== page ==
PROCESS INSTRUCTIONS (time required: approximately 1 hour)
Rhetorical situation Purpose: Create thumnail sketches of luggage tags using your initials as possible within a given time. The luggage tag needs to have your initials. Context: You want a clearly identifiable label with your initials. Audience: Someone needs to be able to recognize that the attached item belongs to you from a distance. Use your understanding of line, shapes, and color to grab their attention.
Develop as many different thumbnail sketches as possible to fill up an entire sketchbook page. Each thumbnail sketch should be no larger than 2″ x 2″ (they can be smaller). Aim to fill up the whole sketchbook page. Try to spend no more than 5 minutes drawing each one.
Research different outline shapes for label or luggage tags. Explore different ways you can sketch your initials.
Now put them together. Experiment with different compositions of shapes and initials.
Choose a variety of regular shapes for outlines, such as a circle, square, hexagons, for your outline.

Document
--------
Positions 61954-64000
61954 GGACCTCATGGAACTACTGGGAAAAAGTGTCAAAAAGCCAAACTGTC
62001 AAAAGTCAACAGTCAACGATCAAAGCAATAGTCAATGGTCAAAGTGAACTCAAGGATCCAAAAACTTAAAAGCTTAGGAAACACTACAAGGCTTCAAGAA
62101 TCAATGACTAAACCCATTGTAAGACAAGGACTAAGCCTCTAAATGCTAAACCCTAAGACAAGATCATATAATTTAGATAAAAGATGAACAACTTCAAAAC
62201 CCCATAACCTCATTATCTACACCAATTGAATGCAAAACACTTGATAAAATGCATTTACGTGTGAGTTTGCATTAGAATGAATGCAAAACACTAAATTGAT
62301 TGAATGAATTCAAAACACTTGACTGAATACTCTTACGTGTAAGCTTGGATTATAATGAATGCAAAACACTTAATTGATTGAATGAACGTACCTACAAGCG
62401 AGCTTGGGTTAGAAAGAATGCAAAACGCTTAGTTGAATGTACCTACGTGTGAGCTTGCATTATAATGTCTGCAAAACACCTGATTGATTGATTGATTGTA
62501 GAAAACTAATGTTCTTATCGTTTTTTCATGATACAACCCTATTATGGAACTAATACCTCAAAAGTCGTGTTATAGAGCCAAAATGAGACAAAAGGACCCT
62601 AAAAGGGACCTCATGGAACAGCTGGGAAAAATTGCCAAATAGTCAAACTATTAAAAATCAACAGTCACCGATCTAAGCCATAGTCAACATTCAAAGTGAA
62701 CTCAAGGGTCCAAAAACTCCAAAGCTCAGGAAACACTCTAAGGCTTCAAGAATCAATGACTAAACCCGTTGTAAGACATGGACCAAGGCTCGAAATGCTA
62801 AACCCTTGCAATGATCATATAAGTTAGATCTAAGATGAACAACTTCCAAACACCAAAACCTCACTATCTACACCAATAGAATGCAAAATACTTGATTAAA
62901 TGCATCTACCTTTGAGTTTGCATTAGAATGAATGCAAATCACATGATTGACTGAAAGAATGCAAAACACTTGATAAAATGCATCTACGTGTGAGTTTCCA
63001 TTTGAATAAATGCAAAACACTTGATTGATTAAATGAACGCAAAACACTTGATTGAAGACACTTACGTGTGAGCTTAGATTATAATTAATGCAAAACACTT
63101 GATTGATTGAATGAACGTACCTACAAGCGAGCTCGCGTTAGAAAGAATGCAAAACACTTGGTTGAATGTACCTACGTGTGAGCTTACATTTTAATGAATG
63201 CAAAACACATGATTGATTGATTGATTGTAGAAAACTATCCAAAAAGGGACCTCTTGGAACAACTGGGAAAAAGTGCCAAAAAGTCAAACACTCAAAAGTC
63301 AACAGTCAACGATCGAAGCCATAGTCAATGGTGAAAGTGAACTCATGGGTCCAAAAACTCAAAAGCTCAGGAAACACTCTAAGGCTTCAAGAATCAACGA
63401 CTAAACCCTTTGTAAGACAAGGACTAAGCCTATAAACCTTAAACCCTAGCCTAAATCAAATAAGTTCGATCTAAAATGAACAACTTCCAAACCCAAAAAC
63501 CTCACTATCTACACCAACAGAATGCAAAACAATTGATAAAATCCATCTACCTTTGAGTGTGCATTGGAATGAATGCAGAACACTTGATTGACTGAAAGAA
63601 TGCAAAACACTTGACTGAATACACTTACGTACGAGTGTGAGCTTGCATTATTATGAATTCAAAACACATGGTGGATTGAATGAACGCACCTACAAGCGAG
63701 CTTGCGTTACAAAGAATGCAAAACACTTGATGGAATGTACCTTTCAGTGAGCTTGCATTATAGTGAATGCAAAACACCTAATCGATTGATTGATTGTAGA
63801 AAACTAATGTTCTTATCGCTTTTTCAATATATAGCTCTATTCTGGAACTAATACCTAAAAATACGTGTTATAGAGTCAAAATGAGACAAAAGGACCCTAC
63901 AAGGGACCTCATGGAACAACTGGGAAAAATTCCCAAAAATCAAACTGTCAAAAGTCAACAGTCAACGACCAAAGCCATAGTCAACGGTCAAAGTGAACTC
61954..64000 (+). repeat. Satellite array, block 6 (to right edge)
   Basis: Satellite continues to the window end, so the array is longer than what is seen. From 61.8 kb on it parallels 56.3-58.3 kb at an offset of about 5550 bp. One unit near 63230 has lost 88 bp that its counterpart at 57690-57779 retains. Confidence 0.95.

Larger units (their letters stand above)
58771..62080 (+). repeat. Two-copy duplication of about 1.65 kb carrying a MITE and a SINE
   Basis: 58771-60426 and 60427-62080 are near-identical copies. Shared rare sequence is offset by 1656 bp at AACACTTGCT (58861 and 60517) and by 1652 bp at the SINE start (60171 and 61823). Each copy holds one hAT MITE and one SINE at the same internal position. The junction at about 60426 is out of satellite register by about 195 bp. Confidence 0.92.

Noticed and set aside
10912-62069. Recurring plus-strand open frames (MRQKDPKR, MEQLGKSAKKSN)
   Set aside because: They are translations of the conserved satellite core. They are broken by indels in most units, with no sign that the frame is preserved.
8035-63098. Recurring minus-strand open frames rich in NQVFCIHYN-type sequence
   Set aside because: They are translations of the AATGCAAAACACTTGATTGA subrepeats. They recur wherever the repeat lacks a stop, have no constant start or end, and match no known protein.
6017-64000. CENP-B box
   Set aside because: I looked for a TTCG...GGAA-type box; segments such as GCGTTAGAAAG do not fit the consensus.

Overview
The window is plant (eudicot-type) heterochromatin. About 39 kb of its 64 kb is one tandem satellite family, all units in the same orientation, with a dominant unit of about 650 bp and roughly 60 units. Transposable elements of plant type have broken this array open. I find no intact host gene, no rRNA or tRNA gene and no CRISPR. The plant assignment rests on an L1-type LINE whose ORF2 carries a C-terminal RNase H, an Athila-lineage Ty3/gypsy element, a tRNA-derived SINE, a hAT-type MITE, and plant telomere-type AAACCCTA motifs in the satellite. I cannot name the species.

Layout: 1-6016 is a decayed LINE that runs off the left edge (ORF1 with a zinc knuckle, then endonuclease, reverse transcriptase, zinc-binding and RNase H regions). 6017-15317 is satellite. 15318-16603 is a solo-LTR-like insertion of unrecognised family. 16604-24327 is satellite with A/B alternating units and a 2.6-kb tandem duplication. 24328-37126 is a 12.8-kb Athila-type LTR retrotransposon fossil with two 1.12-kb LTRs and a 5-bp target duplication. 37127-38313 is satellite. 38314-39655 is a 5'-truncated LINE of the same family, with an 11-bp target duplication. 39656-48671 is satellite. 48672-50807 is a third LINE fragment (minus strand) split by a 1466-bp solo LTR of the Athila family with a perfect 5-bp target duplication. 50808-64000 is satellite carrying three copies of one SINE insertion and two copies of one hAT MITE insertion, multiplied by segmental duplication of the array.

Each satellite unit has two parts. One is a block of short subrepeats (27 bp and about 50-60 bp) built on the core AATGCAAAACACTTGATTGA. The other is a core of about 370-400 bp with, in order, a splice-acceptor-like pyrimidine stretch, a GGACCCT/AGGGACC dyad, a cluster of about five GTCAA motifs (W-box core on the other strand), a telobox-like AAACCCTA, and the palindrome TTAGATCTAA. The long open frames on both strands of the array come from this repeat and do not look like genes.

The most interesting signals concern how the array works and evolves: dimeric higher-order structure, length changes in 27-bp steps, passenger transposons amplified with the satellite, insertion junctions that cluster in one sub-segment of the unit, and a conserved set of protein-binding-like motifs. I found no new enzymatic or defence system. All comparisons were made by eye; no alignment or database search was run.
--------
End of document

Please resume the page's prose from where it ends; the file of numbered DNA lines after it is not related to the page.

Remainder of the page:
Sketch your initials inside the outline. Experiment with a variety of outlines, shapes, and colors for your initial
Try a variety of sensory forms. Experiment with line thickness, border thickness, lengths, evenness, consistency, contours, and line orientations, directions, continuity, and contours for the elements. Try out different arrangements of the elements, sizing them up or down, patterns, and shadows.
Post pictures of your thumbnail sketches in your BLOG. Include at least one overview picture and one detail picture. Please answer the reflection questions in the submission form below.
Note: Please ensure that your photos are rotated and sized appropriately. Photos must be easy to read. No credit will be given for upside down, blurry, or small photos.